LONDON - Tony Blair has been embroiled in a fresh 'cash for favours' row over his nomination of prominent Labour Party donors for peerages.
The parliamentary sleaze watchdog has blocked the Prime Minister's working list of 28 peers, including some high-profile businessmen who have donated thousands of pounds to his party.
He submitted the list of 11 Labour peers, eight Tory peers, five Lib Dem peers, and four Northern Ireland peers in November, which was first revealed in the Independent on Sunday newspaper.
Now the House of Lords Appointments Commission has put a hold on the peerages, pending further checks.
"The appointments commission is holding it up because they are dissatisfied with some of the names on the Prime Minister's list. Some members of the commission are holding out as a matter of principle," one source close to the cross-party Commission of peers.
"They think it's getting ridiculous. The embarrassment now for Labour is that some people are due to get honours and if they don't get them, they will have a right to be peeved. They have told these people they are going to get ermine and it's being held up."
Those nominated by Mr Blair for peerages include high profile Labour donors, such as Dr Chai Patel, who runs the Priory clinics; Sir Gulam Noon, 69, founder and chairman of an Indian food company in the UK; Barry Townsley, a stockbroker who gave £6,000 to Labour but also sponsored a city academy in Hillingdon; and Sir David Garrard, a property developer millionaire who donated to Labour and contributed £2.4 million to Bexley city academy but previously gave £70,000 to the Conservatives under William Hague.
A number of Tory donors are also on the Conservative list drawn up by David Cameron's predecessor as leader, Michael Howard.
But it threatens to reopen the row over 'cronyism' that erupted when Mr Blair awarded a peerage to Paul Drayson, a Labour supporter who donated over £1 million to the party.
Lord Drayson founded the vaccine company PowderJect, which secured Government contracts for smallpox vaccine. He has since been made a Labour Government defence minister in the House of Lords.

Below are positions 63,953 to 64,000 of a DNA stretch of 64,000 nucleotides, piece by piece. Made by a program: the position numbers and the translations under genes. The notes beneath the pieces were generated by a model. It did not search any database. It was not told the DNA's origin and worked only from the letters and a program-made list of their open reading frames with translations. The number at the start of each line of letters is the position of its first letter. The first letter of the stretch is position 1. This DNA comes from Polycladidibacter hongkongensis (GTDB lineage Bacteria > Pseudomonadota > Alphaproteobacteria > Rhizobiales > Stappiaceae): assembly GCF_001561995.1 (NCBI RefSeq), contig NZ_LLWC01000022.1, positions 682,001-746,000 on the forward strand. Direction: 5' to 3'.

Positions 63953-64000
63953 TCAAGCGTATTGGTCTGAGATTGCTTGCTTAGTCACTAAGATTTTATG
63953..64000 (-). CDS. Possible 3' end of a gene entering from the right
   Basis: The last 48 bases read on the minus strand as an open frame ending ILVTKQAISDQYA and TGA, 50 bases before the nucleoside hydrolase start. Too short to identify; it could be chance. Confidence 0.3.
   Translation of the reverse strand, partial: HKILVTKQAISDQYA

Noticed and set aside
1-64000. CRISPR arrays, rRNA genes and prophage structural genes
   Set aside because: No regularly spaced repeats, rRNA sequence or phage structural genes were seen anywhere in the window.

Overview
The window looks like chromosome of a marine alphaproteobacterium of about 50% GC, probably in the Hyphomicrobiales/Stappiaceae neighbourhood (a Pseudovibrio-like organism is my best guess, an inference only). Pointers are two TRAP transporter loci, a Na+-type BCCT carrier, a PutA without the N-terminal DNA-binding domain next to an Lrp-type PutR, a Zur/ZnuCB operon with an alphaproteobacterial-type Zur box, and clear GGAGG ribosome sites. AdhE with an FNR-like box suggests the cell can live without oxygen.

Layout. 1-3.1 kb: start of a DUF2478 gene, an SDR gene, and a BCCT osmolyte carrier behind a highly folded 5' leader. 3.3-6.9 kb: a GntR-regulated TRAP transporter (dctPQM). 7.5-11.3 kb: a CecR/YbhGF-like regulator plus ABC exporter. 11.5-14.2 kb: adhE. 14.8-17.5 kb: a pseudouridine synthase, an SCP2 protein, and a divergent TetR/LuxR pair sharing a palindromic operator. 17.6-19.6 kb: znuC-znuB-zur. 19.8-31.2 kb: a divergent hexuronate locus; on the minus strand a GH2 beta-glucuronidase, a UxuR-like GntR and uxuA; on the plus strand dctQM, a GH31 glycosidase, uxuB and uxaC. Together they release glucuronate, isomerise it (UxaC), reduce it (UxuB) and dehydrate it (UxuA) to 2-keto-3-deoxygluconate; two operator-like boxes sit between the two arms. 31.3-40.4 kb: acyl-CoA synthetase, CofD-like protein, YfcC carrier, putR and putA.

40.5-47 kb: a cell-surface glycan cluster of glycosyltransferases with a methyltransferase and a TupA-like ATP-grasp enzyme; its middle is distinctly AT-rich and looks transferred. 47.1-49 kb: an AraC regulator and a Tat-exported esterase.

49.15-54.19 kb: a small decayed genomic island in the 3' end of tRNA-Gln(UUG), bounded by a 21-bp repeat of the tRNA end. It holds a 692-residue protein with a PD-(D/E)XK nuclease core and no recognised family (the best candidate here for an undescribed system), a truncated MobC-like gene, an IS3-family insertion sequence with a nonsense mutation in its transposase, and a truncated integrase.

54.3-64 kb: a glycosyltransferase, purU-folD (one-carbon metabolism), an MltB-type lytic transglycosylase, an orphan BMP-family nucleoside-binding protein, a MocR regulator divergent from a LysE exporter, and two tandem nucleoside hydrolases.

The commission was set up as part of the reform of the Upper Chamber after the removal of hereditary peers to answer criticism that future Prime Ministers could abuse their power of patronage over life peerages.
There is no suggestion of any wrong doing by any of those on the new list, but Commission members asked for further evidence on the tax status of some of the nominees, who are normally required to pay tax in the UK.
The working list also raises the wider issue of the use of peerages to reward major party donors.
Cash for peerages caused a furore in the early 20th century when the then Liberal Prime Minister, Lloyd George accepted bribes for honours.
Trade union leaders were traditionally given Labour peerages, but it has now become common for businessmen who have donated large sums to parties to be given peerages.
Labour's list contains more traditional Labour figures such as Sir Bill Morris, 67, the former general secretary of the Transport and General Workers Union, Keith Bradley, 55, former MP for Manchester Withington, who lost his seat in May; Maggie Jones, an official of the health workers' union Unison; and Joyce Quin, 60, the former Labour home office minister who stood down at the last election.
The Tory list includes party donors Robert Edmiston, 59, chairman of car importers IM Group, who gave £250,000 to Tory party funds; and Mohamed Sheikh, a Croydon solicitor who donated £38,000 to the Tory Party.
Also to be made Tory peers are Sir Sandy Bruce-Lockhart, chairman of the Local Government Association; Jonathan Marlan, the Tory Party treasurer, who has donated £50,000 a year to Tory funds for some years; Rodney Leach, chairman of the anti-euro campaign, Business for Sterling; and David James, the business trouble-shooter who was brought in to rescue the Millennium Dome and draw up £35bn of spending cuts for the Tories before the last election.
The Liberal Democrat list submitted by Charles Kennedy includes Celia Thomas, who worked in the whips office in the Lords; John Lee, 63, a former Tory MP who defected to the Lib Dems in 2001; and Brian Cotter, 69, a former Lib Dem MP for Weston-super-Mare who lost his seat at the last election.
The Northern Ireland peers include three members of Ian Paisley's Democratic Ulster Unionist Party, including Eileen Paisley, Rev Paisley's wife; and David Trimble, the former leader of the Ulster Unionist Party.